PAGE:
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Liothyronine should only be prescribed by specialist in small number of patients

Liothyronine should only be prescribed by specialist in small number of patients

Updated guidance from NHS England on treating hypothyroidism warns liothyronine should only be initiated by a consultant endocrinologist and patients taking it should be reviewed be a specialist if they have not been already.

It follows a joint position statement from the British Thyroid Association and Society for Endocrinology which concluded patients can be considered for a trial liothyronine but only in certain circumstances.

Under the recommendations, combined liothyronine and levothyroxine can be prescribed by a specialist in the small minority of patients with persistent symptoms, as long as the diagnosis has been confirmed, co-morbidities ruled out as the cause and levothyroxine dose optimised.

Once treatment is stable, this can be passed to the GP but only if they are willing to take over the prescribing it adds.

The NHS England advice for prescribers, which links to the joint statement also sets out liothyronine treatment should be withdrawn if not working.

It comes amidst ongoing regional variation in the use of liothyronine and conflicting guidance which experts say has put NHS clinicians in a difficult position.

Despite 20 years of debate, the issue remains controversial, the joint statement says, with trials showing no evidence of benefit.

Currently there is a 49-fold variation in prescriptions for liothyronine as a proportion of treatment between regions in the UK, it notes.

Some areas had banned its use due to dramatic price hikes but more recently liothyronine cost has come down. It remains 50-fold more expensive than equivalent levothyroxine monotherapy.

The cost of liothyronine increased by almost 6,000% in a decade – from £4.46 in 2007 to £258.19 by July 2017, as revealed in an investigation by the Competition and Markets Authority.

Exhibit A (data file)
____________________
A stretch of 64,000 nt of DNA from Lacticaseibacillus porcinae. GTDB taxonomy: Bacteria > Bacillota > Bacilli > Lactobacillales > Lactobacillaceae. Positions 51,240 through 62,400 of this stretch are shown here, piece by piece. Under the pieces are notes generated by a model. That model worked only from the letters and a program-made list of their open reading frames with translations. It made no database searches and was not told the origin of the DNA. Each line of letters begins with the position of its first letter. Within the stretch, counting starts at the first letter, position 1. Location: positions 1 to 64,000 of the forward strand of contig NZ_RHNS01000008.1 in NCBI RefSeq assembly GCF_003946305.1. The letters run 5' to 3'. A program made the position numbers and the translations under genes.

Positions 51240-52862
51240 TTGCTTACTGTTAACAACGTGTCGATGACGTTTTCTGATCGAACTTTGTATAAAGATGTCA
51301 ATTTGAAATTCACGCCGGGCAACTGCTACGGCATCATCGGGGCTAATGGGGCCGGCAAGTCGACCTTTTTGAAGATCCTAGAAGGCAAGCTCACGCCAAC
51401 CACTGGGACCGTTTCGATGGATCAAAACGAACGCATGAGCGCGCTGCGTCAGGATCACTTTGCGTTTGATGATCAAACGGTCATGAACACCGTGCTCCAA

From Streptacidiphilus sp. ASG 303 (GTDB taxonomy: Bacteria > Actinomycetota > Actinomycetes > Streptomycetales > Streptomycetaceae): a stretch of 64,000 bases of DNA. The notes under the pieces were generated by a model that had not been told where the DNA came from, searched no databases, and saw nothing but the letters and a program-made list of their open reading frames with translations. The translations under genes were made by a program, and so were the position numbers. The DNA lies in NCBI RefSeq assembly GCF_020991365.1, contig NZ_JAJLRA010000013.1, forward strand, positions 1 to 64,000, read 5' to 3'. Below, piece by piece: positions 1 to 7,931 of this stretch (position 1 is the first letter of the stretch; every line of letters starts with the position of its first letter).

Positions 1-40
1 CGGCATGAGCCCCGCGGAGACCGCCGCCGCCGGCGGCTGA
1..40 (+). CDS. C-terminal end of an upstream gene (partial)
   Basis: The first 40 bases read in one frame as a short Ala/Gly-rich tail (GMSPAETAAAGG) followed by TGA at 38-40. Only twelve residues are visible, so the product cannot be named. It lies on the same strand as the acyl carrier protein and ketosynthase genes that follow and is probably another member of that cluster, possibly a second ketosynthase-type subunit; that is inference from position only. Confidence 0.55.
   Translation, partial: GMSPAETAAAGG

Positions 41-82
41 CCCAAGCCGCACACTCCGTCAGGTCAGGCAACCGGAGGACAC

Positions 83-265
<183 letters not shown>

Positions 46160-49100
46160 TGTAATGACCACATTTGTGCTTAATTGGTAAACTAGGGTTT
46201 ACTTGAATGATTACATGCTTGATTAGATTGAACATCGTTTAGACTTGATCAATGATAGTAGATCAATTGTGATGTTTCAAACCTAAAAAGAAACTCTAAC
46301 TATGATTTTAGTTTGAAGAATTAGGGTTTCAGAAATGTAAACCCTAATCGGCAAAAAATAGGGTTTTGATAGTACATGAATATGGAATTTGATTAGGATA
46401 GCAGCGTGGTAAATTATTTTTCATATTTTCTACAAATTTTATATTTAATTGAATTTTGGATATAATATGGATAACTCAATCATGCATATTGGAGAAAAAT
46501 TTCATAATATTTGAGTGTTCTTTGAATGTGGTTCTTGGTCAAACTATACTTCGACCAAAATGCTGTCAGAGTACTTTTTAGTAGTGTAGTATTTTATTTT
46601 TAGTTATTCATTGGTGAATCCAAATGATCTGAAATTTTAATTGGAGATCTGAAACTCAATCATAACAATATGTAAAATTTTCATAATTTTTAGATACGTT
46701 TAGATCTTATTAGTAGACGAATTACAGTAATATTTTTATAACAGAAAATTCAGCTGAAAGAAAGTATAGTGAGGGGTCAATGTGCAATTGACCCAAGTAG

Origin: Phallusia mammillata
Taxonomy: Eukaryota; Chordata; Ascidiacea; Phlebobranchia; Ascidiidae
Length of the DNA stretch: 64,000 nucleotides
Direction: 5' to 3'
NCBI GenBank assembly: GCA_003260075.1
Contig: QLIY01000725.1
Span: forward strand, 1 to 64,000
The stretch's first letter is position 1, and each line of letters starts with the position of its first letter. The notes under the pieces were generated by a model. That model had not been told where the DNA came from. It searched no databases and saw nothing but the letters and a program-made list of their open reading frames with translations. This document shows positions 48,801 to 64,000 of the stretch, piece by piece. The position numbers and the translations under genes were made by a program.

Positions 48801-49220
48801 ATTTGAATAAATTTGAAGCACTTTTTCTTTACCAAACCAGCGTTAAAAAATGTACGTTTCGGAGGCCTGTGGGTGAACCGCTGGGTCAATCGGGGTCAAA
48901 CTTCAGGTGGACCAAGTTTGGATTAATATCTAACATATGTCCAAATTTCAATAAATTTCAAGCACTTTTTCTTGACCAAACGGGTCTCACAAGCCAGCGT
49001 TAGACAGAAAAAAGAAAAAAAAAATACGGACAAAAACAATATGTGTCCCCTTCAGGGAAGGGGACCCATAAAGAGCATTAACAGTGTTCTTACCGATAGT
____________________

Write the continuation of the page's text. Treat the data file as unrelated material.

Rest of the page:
It was recently announced that the CMA ruling had been upheld after an appeal and the £84m fine for Advanz’s excessive pricing will stand.

NICE guidelines do not recommend routine use of liothyronine either alone or in combination.

Clinicians are told it can be prescribed in ‘exceptional circumstances’ but this is unhelpful given many patients with persistent symptoms would likely put themselves in this category putting pressure on doctors to prescribe.

‘This has put NHS clinicians in a difficult situation. While neither NICE nor [the Regional Medicines Optimisation Committee] support routine liothyronine use, both leave the possibility open to some patients,’ the statement concludes.

The BTF/SfE state that doctors are not obliged to prescribe any medication that they believe is not in the patient’s best interest.

‘In particular, doctors have no obligation to continue to provide NHS prescriptions for liothyronine that have been started by another medical practitioner (including private practice), or when purchased independently of medical advice or supervision from an online or overseas pharmacy,’ it adds.

‘Many endocrinologists may not agree that a trial of liothyronine/levothyroxine combination therapy is warranted in these circumstances and their clinical judgement is valid given the current understanding of the science and evidence of the treatments.’

It adds that online surveys show most patients continue to have persistent symptoms after liothyronine use and in that case, it is reasonable to stop its use.

‘Given limited efficacy and long-term safety data around use of liothyronine, long term prescription should be reserved for a very select group of patients with evidence of sustained response to combination therapy,’ the statement concludes.

However, both levothyroxine and liothyronine are currently overprescribed including in patients with transient elevation in TSH and those with persistent subclinical hypothyroidism, the joint statement says.

Professor Simon Pearce, professor of endocrinology at Newcastle University and co-author of the position statement, said all the evidence suggests that liothyronine makes no difference.

‘This is why this is so controversial because where patients do feel well on a treatment, there is little rationale to stop it.

‘If the results found in trials of [liothyronine] had been found for a cancer drug that drug would be dead in the water. But there may be a small number of patients who feel it makes a difference.’


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